ANN CAHILL: Brussels Briefing

Phones in-flight

New rules mean that airline passengers will be able to use their mobile phones, laptops and iPads during take off and landing although just in ‘airline’ mode.

And more new rules mean that once the plane has reached 3,000 meters, they will be able to switch on their wifi and surf away.

But only about 8% of European airline planes are equipped with a cable running along the cabin roof that will connect to satellites and allow surfing, but that could change now the EU has given it the green light.

It will be up to the airline to decide if passengers can make calls — something the rules have allowed for some time. However, charges will include roaming as ‘rest of the world’ tariff will apply.

Small claims ceiling may rise to €10,000

Small claims courts and procedures was something of a revolution for consumers suffering at the hands of unscrupulous retailers and service providers when introduced six years ago.

But the ceiling of €2,000 has proved too low for many people with issues, despite inflation being at a serious low and threatening to go lower.

So the European Commission is now proposing to increase this to €10,000 — at least it should keep the cost of going to court down.

Porous borders

Greece and Bulgaria are finding it difficult to win at the moment.

Both have been getting a tough time over their porous borders through which hundreds of thousands of migrants have been coming through from Turkey.

In fact, Greece really did not have a refugee policy that was in line with EU rules and is now putting it and the facilities in place with EU money.

They have also been building fences to keep out anybody trying to cross into the EU illegally.

But just last week both the UN and the European Commission warned both countries that they have to stop turning away Syrian refugees.


Ukraine EU deal hopes dashed

Tymoshenko crux: Hopes that Ukraine would sign an agreement with the EU this week bringing it closer to western Europe and a step away from Russia have been all but dashed.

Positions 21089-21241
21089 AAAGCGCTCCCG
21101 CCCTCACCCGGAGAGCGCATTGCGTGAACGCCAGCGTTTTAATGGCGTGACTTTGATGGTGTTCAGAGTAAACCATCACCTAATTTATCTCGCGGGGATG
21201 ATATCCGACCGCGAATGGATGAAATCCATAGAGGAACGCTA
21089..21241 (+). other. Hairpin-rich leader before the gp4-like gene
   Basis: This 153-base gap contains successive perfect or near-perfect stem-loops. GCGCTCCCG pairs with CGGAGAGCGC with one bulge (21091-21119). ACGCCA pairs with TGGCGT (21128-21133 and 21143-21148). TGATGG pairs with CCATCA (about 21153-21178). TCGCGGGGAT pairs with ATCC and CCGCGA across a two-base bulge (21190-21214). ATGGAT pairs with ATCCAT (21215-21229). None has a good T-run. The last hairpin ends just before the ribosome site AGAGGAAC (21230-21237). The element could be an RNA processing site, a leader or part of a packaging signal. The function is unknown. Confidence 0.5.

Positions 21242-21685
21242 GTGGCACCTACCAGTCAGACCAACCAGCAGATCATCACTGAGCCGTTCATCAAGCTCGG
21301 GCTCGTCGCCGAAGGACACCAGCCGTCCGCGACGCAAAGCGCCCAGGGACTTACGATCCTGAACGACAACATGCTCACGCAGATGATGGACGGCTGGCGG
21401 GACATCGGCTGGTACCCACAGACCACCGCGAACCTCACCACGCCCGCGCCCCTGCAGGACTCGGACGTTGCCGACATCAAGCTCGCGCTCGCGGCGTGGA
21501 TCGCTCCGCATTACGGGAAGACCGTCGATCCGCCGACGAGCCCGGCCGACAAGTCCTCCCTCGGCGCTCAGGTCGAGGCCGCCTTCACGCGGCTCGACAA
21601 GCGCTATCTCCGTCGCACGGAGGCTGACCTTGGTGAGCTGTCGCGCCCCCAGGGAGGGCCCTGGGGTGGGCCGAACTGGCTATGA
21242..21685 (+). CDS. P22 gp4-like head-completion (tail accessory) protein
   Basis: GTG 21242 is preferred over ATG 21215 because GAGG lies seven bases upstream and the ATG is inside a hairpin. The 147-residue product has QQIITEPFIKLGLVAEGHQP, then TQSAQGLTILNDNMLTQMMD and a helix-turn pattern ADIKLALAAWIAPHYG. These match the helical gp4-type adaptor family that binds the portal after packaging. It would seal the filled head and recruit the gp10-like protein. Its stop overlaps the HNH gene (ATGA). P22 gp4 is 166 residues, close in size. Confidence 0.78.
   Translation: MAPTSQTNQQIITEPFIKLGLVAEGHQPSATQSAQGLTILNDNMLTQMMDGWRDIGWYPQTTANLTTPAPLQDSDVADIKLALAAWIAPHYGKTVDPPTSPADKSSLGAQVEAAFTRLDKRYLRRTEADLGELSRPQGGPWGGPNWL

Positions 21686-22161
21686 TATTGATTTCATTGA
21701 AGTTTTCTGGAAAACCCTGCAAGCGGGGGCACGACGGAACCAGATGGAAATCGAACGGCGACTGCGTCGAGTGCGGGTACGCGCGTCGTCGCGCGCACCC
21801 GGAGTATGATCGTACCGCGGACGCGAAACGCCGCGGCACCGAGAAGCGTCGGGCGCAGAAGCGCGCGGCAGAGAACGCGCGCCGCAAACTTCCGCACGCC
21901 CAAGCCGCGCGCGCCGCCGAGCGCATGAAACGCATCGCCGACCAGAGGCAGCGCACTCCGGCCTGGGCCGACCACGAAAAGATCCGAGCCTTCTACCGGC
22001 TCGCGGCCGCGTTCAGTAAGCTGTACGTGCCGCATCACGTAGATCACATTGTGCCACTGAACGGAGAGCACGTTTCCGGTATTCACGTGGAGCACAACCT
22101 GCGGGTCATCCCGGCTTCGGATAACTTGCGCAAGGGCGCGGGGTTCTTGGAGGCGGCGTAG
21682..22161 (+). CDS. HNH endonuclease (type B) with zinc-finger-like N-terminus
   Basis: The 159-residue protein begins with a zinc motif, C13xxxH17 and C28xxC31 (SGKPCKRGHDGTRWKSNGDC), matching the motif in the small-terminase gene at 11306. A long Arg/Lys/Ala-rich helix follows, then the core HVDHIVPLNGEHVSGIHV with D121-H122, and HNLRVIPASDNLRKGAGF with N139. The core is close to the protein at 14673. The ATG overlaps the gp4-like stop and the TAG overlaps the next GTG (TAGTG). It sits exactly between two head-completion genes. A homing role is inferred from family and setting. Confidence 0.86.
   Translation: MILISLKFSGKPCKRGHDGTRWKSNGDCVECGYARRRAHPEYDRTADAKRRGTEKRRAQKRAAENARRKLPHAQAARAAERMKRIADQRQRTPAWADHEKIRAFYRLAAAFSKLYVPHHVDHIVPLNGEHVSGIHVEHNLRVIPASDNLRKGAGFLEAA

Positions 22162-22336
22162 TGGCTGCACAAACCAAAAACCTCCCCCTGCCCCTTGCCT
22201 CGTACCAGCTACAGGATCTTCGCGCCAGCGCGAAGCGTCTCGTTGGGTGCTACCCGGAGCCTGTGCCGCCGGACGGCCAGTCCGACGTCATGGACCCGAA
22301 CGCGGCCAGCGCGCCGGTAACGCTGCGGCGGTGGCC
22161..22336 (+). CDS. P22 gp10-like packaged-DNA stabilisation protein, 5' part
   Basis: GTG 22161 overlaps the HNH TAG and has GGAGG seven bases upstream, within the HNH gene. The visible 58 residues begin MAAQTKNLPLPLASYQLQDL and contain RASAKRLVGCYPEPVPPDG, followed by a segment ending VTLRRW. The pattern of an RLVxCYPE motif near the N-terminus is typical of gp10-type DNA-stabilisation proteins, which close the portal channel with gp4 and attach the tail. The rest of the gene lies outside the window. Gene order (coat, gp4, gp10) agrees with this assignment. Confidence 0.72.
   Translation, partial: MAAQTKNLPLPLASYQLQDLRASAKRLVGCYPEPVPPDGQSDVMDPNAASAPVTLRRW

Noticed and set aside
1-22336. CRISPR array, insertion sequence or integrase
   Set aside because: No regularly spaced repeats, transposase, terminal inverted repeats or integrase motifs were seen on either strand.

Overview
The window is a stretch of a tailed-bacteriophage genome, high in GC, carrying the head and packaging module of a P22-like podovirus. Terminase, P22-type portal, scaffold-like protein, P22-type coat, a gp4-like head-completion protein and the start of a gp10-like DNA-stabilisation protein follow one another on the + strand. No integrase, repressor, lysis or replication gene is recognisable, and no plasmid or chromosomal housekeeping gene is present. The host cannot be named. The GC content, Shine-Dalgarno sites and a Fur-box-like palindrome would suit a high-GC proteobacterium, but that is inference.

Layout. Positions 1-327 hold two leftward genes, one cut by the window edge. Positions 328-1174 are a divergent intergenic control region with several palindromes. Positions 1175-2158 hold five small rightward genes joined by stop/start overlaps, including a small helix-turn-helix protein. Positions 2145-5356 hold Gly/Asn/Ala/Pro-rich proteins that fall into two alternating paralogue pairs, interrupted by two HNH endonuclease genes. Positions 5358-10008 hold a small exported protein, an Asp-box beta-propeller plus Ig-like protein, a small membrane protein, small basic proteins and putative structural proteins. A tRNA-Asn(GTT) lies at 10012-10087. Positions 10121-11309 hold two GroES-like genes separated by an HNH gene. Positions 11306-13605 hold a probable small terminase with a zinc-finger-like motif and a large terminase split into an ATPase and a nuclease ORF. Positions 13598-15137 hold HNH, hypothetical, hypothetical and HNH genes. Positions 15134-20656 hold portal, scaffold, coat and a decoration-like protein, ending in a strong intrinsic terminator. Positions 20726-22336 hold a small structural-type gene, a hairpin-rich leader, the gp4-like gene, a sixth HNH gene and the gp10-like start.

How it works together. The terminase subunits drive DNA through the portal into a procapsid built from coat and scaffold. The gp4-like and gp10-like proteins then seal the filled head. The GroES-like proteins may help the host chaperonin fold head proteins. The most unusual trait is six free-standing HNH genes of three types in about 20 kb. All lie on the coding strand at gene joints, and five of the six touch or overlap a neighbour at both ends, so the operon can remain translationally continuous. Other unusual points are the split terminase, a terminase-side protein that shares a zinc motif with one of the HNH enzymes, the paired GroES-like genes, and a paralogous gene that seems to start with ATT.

The parliament in Kiev needed to pass laws that would allow the release of former premier Yulia Tymoshenko from jail to travel to Germany for medical treatment, but they failed several times.

While many of the European countries would prefer to sign the deal no matter what happens to Ms Tymoshenko, many Ukrainians would prefer not — given that Russia has its finger on the gas tap (and it gets very cold in Ukraine this time of year).

Next time the signing should be timed to coincide with better weather and when a deal to ship gas through Slovakia to Ukraine, reducing the country’s dependence on mother Russia, finally goes ahead.


Droning club

The outsourcing of war has been going on for quite some time and has gathered pace as advances in technology allow killing to be carried out from a safe distance.

The latest in the area are drones and they are becoming so popular that government spending on them is expected to more than double to about €8.5 billion a year in the next decade.

Almost all drones are manufactured in the US and Israel, but EU defence ministers agreed that it was an area that Europe should compete in.

They formed a club of seven — Britain, France, Italy, Netherlands, Poland, Spain and Greece — to jointly develop Male drones (medium altitude long endurance) from 2020.

Passport for a price

Quite a few countries are willing to ‘sell’ their passports to wealthy foreigners, in exchange for setting up a business or making a donation to the arts.

The Maltese — feeling the pinch of recession like much of the rest of the EU — are the latest, offering their passport for just €650,000 to help raise income for the country.

They have dropped a plan which would have kept the names of recipients secret.

But even so, they reckon they will attract around 300 people per annum, raising close to €190 million a year.

They can then buy citizenship for their immediate family members for a cut price €25,000 each.

Of course, they are not expected to stay on the island full time, as a Maltese passport is in face an EU passport, allowing access to all other countries.


Parliament finally votes budget through

Voting in the European Parliament saw the EU’s budget for the next seven years of close to €1 trillion finally voted through, and allowed Irish ministers to claim their share of the credit for the work done during the Irish presidency.

While the amount of money coming to farmers will decrease in line with the overall cut in the budget for agriculture, Ireland will get an increase in structural funds bringing the total to around €1 billion for 2014-2020.

It is targeted very much at the real economy, supporting investment in employment, SMEs, energy efficiency and fighting poverty, MEP Phil Prendergast, pictured, pointed out payment will be tied to countries meeting their debt and deficit reducing targets.

This is despite the finding of a study that such conditions might be good to ensure compliance with budget rules, but would be bad for the aims of the policy itself.


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